• Views from Penobscot Mountain summit.

    Acadia

    National Park Maine

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  • Trail Closures: Peregrine Falcon Nesting

    Precipice Cliff, Valley Cove, and Jordan Cliff areas are closed to all public entry until further notice for peregrine falcon nesting season. More »

  • Cultural Connections programs rescheduled for 7/16/2014 due to weather

    Ash Log Pounding demo will take place today 11 am-3 pm at the Abbe Museum downtown (26 Mount Desert St, Bar Harbor). The Burnurwurbskek Singers have been rescheduled to perform on Cadillac Summit next Wed, July 23 at 11 am.

  • Trail Closure: Gorge Path weekdays, 7 am - 4 pm

    The section of the Gorge Path between the Hemlock Path intersection and the A. Murray Young Trail intersection is closed until rehabilitation work is completed. The closure will be in effect Mondays through Fridays only, from 7 am to 4 pm.

Repairs on Park Loop Road

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Date: May 21, 2007
Contact: Jim Vekasi, 207-288-8750

Acadia National Park, in cooperation with the State of Maine Department of Transportation, has contracted with Lane Construction to shim and overlay 11.5 miles of Park Loop Road, beginning on the one way section near Otter Cliffs and extending along the two way section past Jordan Pond, ending near the Route 233 entrance.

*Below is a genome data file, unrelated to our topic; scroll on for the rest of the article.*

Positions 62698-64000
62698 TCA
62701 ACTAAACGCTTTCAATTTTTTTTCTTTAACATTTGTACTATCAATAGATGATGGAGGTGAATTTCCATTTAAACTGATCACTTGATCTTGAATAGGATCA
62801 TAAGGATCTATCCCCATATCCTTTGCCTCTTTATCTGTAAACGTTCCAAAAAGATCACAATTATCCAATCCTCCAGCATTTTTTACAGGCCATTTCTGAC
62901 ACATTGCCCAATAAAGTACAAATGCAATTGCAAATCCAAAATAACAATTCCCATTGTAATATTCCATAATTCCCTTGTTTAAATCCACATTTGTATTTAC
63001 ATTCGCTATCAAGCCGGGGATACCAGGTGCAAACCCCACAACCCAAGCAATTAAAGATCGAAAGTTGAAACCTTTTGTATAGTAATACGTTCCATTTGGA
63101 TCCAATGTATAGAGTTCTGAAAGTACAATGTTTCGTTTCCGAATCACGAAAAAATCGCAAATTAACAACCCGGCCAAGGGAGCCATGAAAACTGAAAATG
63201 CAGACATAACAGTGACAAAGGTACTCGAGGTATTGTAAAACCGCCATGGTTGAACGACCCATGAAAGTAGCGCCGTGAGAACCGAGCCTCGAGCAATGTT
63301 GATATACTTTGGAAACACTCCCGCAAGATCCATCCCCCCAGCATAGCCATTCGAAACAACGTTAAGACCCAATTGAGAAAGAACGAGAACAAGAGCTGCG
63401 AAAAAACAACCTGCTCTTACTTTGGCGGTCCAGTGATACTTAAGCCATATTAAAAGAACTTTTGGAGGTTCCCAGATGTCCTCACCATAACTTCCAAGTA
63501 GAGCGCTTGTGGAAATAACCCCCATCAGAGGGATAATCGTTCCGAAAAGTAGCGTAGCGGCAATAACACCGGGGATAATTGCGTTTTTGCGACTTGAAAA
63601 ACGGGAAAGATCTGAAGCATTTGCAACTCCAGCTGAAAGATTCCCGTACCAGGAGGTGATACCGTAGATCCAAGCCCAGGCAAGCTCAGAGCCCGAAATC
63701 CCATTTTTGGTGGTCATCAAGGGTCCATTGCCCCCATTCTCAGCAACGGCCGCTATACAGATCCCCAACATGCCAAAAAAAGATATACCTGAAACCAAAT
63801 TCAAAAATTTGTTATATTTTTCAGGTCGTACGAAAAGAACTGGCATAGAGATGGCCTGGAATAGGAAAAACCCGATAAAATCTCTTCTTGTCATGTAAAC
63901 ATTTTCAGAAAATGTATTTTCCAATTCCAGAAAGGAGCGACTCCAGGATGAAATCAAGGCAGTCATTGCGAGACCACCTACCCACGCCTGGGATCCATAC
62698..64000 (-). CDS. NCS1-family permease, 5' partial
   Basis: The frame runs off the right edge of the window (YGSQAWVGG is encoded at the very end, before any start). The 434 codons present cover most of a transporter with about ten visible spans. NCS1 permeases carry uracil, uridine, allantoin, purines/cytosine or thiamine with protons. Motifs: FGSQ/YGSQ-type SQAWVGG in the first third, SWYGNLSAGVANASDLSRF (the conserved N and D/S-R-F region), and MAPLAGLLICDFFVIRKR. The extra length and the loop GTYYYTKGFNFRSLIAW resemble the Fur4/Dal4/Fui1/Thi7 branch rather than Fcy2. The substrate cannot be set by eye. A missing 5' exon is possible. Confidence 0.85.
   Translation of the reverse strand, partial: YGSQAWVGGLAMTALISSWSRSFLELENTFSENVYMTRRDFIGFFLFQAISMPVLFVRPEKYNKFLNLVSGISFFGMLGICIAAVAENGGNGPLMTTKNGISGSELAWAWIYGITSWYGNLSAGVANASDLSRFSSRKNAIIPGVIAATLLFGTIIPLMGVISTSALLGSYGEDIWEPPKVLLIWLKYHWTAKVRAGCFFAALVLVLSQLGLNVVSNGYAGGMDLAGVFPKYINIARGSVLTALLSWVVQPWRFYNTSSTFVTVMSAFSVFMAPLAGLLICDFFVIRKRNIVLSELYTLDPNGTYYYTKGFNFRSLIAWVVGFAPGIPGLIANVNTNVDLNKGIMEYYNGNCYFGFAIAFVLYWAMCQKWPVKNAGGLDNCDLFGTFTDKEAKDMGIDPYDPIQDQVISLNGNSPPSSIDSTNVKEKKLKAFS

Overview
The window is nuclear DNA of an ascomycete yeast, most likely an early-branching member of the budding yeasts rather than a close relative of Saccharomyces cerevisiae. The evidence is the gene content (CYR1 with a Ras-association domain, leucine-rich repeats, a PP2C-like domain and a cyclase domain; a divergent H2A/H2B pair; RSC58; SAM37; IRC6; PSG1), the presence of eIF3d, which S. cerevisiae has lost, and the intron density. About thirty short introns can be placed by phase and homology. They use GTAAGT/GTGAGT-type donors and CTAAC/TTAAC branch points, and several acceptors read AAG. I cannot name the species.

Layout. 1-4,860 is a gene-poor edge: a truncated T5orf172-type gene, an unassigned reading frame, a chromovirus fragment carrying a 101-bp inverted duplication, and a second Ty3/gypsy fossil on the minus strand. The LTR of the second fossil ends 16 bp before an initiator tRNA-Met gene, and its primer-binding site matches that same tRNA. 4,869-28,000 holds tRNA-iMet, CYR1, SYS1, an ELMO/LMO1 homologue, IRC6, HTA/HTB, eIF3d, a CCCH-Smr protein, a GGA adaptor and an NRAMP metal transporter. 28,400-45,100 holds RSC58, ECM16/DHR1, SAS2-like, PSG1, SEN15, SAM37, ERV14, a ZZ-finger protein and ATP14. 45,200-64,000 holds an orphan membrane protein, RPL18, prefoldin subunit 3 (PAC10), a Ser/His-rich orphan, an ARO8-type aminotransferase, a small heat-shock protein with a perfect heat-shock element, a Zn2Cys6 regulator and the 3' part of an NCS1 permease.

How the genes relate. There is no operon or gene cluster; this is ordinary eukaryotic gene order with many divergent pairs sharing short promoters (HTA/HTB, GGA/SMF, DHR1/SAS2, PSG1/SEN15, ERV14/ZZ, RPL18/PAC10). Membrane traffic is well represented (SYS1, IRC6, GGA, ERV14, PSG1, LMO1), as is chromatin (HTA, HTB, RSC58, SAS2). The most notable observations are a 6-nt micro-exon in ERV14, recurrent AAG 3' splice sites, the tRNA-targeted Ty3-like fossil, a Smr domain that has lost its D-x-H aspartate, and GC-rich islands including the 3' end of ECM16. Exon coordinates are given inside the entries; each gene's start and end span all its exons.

Work started on May 16 and is scheduled to be completed by June 15. Crews will work from 6 a.m. to 7 p.m., Monday through Friday. No work will take place on Memorial Day weekend from noon on Friday, May 25, through 6 a.m. on Tuesday, May 29.

Work areas will be signed, coned, and marked with a flashing arrow board. One lane will remain open and vehicles will be directed around work sites by flaggers. Because of the time of year and level of traffic, the park doesn’t anticipate long delays.

Call park headquarters at 207-288-3338 or go to our website at www.nps.gov/acad for all the latest information on openings and closings in Acadia.

Did You Know?

The wide carriage road is lined by the spring foliage of birch trees.

Acadia National Park's carriage road system, built by John D. Rockefeller Jr., has been called “the finest example of broken stone roads designed for horse-drawn vehicles still extant in America.” Today, you can hike or bike 45 miles of these scenic carriage roads in the park.